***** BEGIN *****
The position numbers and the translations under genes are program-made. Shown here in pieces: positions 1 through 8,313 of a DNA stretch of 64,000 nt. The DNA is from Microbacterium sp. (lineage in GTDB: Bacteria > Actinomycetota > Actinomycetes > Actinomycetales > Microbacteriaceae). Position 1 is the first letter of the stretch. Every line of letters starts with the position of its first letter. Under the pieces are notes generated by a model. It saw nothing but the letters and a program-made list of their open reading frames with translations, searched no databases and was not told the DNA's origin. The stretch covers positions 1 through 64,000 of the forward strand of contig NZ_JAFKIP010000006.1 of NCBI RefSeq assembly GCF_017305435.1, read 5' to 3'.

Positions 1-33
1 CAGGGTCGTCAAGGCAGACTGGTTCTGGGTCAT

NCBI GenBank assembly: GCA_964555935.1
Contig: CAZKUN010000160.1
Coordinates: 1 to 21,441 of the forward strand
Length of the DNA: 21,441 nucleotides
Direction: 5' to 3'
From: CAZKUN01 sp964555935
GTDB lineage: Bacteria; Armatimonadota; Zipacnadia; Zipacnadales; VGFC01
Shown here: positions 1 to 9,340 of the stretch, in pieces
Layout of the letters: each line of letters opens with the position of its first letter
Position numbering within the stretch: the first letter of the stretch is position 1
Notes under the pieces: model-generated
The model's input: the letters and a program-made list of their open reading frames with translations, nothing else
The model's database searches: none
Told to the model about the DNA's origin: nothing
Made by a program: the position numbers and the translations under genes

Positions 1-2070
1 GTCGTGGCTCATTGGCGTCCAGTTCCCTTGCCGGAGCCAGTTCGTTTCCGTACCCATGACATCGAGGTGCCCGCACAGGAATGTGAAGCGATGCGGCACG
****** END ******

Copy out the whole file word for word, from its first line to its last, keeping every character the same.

The position numbers and the translations under genes are program-made. Shown here in pieces: positions 1 through 8,313 of a DNA stretch of 64,000 nt. The DNA is from Microbacterium sp. (lineage in GTDB: Bacteria > Actinomycetota > Actinomycetes > Actinomycetales > Microbacteriaceae). Position 1 is the first letter of the stretch. Every line of letters starts with the position of its first letter. Under the pieces are notes generated by a model. It saw nothing but the letters and a program-made list of their open reading frames with translations, searched no databases and was not told the DNA's origin. The stretch covers positions 1 through 64,000 of the forward strand of contig NZ_JAFKIP010000006.1 of NCBI RefSeq assembly GCF_017305435.1, read 5' to 3'.

Positions 1-33
1 CAGGGTCGTCAAGGCAGACTGGTTCTGGGTCAT

NCBI GenBank assembly: GCA_964555935.1
Contig: CAZKUN010000160.1
Coordinates: 1 to 21,441 of the forward strand
Length of the DNA: 21,441 nucleotides
Direction: 5' to 3'
From: CAZKUN01 sp964555935
GTDB lineage: Bacteria; Armatimonadota; Zipacnadia; Zipacnadales; VGFC01
Shown here: positions 1 to 9,340 of the stretch, in pieces
Layout of the letters: each line of letters opens with the position of its first letter
Position numbering within the stretch: the first letter of the stretch is position 1
Notes under the pieces: model-generated
The model's input: the letters and a program-made list of their open reading frames with translations, nothing else
The model's database searches: none
Told to the model about the DNA's origin: nothing
Made by a program: the position numbers and the translations under genes

Positions 1-2070
1 GTCGTGGCTCATTGGCGTCCAGTTCCCTTGCCGGAGCCAGTTCGTTTCCGTACCCATGACATCGAGGTGCCCGCACAGGAATGTGAAGCGATGCGGCACG